Mysore Palace or the Maharajah's Palace located in the heart of the city at Mirza Road, is the most attractive monument in Mysore. One of the largest palaces in the country, also known as Amba Vilas, was the residence of the Wodeyar Mahararaja's of the Mysore state. The original palace built of wood, got burnt down in 1897 and was rebuilt for the twenty fourth Wodeyar Raja in 1912. Designed in Indo-Saracenic style by the well-known British architect, Henry Irwin, the palace is a treasure house of exquisite carvings and works of art from all over the world.
The three storied building, 245 feet in length and 156 in breadth has a series of square towers with arches covered by domes. There is wide open space in the front and the open courtyard in the centre is covered by a gold-plated dome about 145 feet from the ground.
The entry to the palace is through the 'Gombe Thotti' or the Doll's Pavilion, a gallery of Indian and European sculpture and ceremonial objects. Halfway along is the elephant gate, which is the main entrance to the centre of the palace. The gate is decorated with floriated designs, and bears the Mysore royal symbol of a double headed eagle. Inside there is an enclosed courtyard. To the north of the gate are dolls, dating from the earlier nineteenth and twentieth centuries, a ceremonial wooden elephant howdah (carriage kept on top of the elephants to carry royalty) decorated with 84 kilogram of 24 carat gold and other souvenirs.
To the south, the magnificent 'Kalyana Mantapa' or the marriage pavilion has a centre octagonal gabled ceiling, covered by multi coloured stained glass with peacock motifs arranged in geometrical patterns and beautiful chandeliers from Chechoslavakia. Tall, slender cast iron pillars wrought at Glasgow, Scotland are arranged in groups of three at the corners of the central octagon. The floor is laid with glittering glazed tiles imported from England in artistic geometrical patterns and the walls which lead to the Mandapa are lined with oil paintings depicting Dusshera celebrations of the bygone royal era.
On the second floor, the 'Diwan-I-am' Durbar Hall 155 ft. long and 42 ft. broad, has an ornate ceiling, a shining floor anddurbar hall many sculpture pillars which are said to have been painted with gold. The frescoes depicting eight manifestations of Goddess Shakthi (strength), Scenes from the Epics; Ramayana and Mahabharata and an original painting of the renowned painter Raja Ravi Verma are displayed here. There is an open balcony supported by massive circular columns and a fine view of the Chamundi hills from here.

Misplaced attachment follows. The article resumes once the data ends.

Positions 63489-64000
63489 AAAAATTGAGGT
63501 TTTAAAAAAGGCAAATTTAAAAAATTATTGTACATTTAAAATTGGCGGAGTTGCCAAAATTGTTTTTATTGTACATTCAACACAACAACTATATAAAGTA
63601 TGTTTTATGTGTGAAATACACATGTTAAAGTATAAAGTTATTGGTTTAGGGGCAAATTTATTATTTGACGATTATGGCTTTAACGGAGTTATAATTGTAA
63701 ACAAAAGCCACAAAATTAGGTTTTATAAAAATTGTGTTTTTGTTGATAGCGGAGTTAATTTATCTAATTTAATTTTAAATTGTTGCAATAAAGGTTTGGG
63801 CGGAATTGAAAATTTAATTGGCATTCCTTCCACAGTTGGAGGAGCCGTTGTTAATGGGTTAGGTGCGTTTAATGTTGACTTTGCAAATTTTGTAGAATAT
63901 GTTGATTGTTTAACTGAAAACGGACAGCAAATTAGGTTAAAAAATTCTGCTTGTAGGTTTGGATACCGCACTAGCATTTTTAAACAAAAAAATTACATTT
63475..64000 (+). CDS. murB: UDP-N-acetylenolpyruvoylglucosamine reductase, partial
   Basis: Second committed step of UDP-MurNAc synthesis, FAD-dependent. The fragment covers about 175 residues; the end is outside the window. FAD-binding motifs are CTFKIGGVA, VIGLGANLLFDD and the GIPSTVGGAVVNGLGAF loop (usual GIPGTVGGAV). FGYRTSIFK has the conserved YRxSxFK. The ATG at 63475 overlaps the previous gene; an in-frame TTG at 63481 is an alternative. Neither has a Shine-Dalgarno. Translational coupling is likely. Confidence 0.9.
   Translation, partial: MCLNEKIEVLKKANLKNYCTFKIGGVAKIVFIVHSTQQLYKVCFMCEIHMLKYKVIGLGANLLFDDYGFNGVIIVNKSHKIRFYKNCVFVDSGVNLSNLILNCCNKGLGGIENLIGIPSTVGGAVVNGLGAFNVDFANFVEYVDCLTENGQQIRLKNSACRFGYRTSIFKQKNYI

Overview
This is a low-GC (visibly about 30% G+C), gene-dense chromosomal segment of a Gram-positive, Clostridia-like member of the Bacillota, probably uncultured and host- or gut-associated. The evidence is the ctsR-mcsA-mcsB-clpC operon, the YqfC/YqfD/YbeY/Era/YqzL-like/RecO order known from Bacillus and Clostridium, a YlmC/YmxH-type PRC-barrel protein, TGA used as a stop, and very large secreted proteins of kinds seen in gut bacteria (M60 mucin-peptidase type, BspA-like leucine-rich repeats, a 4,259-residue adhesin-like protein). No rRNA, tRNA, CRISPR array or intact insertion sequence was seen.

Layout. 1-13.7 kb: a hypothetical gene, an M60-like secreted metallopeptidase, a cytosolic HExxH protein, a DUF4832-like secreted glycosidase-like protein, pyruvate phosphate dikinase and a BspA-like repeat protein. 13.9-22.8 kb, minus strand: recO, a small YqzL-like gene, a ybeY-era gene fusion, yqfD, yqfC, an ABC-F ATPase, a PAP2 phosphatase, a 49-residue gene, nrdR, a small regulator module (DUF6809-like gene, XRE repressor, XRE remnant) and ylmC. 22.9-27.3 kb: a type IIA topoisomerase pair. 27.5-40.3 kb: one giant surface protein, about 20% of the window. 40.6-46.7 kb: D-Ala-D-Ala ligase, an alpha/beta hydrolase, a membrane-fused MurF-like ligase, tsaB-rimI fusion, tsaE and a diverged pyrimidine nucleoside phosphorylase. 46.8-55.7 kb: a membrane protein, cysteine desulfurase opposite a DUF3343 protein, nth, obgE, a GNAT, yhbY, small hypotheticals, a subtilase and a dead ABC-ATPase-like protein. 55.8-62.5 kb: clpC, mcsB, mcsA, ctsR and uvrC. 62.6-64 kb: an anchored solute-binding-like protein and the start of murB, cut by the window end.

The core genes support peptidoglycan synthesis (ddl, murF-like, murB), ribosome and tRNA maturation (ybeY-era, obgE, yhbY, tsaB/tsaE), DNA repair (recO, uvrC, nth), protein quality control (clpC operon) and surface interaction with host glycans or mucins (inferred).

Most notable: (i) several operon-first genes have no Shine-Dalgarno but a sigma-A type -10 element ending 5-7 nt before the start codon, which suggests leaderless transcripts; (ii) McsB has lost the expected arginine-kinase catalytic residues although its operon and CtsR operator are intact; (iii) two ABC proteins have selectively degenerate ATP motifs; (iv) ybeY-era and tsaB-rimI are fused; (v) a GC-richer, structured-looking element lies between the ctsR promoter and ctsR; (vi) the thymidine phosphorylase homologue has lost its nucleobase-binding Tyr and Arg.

On the same floor to the south is the smaller 'Ambavilas' or Diwan-e-khas ( hall for private audience ) that has beautifully carved doors at the entrance with inlay work. The central nave of this columnar hall has beautiful stained glass ceiling, supported by metallic bow shaped beams and bars. The ceiling and the walls have designs painted in blue, red and gold colours.
There are twelve temples surrounding the palace within the compound. Some of them are built in typical Dravidian style including the Varashaswamy Temple with a gopuram that set the pattern for the later Sri Chamundeswari Temple on Chamundi Hill. On special occasions, religious ceremonies are still conducted in these temples.
The palace now under the supervision of the Department of Archaeology and Museums of the Karnataka Government, has been converted into a museum. The paintings and portraits, jewellery, royal costumes and other items possessed by the Wodeyars are displayed on the ground floor and a small collection of weapons on the upper floor. It is said that the palace displays the largest collection of gold items quantity wise. The 200kg gold royal throne of the Wodeyars with beautiful artwork, is displayed during the Dussera festival. The palace is spectacularly illuminated on Sunday nights, and during the festive season of Dussera.
There is a small private Museum at the back set up by Srikanta Datta Narasimharaja Wodeyar, an ancestor of the Wodeyar rulers as well as a member of the parliament who continues to reside here.